I can see one way in which this might be both true and proper. If each account was individually encrypted with keys that only the users had, what they're saying would be completely true. And I think it would be completely proper and even laudatory to run an email system that way. They could search individual accounts by having the users decrypt them, but they couldn't do a wholesale search of the entire email system. This is the way email should be!
A somewhat more likely approach would be that by policy, users are not allowed to keep email on the server. All email must be downloaded or deleted. No online folders, ridiculously small INBOX quotas, maybe a read-once policy where as soon as the mail is retrieved the server auto-deletes it. I can actually understand this being done; I've worked with corporate lawyers who would love to have the email system set up this way for the express purpose of defeating global searches. Anything can be twisted and used against you, so save nothing, leave no evidence. I certainly don't agree with that mindset, but I've worked with people who are like that.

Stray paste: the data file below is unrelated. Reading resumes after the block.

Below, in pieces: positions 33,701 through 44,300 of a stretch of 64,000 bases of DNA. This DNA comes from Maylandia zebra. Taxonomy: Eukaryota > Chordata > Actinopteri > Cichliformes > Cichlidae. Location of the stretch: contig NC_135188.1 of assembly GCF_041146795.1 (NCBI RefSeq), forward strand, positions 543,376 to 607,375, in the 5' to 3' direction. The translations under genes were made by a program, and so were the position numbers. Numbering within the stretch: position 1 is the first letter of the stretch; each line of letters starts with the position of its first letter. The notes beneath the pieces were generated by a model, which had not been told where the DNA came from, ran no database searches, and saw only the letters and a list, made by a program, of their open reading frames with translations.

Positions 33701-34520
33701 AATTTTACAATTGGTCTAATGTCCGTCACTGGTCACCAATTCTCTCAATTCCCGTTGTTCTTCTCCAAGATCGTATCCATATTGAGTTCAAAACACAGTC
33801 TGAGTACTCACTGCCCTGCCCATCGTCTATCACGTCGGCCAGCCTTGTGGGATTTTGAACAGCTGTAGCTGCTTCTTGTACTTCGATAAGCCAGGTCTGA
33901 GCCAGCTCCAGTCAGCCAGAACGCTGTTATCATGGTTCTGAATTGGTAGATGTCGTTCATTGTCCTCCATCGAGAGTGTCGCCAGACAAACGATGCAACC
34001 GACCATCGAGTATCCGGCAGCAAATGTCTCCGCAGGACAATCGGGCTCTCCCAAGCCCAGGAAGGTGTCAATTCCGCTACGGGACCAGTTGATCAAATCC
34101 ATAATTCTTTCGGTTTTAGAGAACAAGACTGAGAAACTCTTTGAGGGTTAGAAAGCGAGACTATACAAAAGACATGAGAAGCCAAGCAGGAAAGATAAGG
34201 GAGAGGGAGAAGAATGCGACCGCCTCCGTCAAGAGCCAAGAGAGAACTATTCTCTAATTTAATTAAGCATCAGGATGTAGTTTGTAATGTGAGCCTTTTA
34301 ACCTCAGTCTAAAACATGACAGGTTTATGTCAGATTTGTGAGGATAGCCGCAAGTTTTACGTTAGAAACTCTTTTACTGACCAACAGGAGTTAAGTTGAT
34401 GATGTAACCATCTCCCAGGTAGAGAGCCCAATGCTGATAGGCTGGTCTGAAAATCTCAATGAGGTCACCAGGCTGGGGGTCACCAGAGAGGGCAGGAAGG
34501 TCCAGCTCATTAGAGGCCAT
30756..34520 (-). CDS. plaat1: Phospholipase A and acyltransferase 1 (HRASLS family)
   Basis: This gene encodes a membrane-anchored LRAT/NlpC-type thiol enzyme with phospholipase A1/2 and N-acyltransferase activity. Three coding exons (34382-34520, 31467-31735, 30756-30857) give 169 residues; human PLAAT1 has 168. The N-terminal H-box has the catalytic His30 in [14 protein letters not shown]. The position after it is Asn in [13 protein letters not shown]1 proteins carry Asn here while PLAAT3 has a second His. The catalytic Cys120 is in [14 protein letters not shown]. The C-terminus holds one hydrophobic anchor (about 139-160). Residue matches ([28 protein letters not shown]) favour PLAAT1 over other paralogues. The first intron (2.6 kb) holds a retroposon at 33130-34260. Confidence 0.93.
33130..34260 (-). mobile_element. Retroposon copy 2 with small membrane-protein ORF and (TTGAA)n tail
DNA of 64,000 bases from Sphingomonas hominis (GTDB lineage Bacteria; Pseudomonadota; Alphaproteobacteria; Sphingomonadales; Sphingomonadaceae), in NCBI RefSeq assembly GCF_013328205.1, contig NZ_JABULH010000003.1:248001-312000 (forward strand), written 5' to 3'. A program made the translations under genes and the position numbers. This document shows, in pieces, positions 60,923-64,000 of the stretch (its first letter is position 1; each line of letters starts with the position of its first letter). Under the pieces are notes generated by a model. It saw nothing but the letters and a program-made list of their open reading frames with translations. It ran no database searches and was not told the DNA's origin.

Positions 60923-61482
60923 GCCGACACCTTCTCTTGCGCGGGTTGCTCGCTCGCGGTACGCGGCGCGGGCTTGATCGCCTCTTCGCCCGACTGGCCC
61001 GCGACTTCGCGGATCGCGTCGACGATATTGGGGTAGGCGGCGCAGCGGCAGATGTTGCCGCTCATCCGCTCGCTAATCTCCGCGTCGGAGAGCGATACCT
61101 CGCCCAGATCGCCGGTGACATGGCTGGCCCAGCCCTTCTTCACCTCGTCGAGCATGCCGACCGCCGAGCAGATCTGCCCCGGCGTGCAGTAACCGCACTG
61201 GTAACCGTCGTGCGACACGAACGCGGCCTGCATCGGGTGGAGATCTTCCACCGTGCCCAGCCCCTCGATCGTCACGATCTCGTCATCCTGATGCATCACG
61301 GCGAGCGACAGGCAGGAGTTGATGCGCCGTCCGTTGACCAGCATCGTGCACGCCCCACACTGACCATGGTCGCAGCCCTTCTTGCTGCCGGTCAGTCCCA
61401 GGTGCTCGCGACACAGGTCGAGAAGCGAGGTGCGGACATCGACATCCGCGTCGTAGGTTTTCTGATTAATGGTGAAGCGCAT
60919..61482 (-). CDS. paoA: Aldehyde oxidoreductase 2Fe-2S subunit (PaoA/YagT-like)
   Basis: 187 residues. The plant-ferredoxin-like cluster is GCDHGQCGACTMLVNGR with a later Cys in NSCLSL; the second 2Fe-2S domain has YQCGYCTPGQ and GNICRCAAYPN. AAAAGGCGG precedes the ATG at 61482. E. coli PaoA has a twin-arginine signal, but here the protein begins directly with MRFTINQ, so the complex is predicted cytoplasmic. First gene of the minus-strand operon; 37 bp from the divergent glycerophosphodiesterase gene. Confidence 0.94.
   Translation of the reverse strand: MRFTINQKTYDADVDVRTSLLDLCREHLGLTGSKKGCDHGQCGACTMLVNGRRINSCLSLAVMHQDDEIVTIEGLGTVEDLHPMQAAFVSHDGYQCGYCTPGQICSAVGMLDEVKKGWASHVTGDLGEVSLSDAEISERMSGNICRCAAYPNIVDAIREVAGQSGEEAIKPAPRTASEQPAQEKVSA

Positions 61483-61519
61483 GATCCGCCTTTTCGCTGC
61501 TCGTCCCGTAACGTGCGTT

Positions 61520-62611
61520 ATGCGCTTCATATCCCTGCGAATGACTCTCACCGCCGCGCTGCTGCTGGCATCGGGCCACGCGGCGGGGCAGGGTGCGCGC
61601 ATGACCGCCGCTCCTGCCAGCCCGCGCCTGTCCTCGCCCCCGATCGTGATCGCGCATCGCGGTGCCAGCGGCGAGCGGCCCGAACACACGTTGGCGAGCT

Not that I think it actually is done either of those ways. I think it's far more likely that they're simply lying and refusing to comply. It's probably simply policy to refuse such blanket FOIA requests, and there's undoubtedly a clause buried in the FOIA itself that allows them to require that requests be specific and narrow. You know, in the way that searches of private individuals are supposed to be.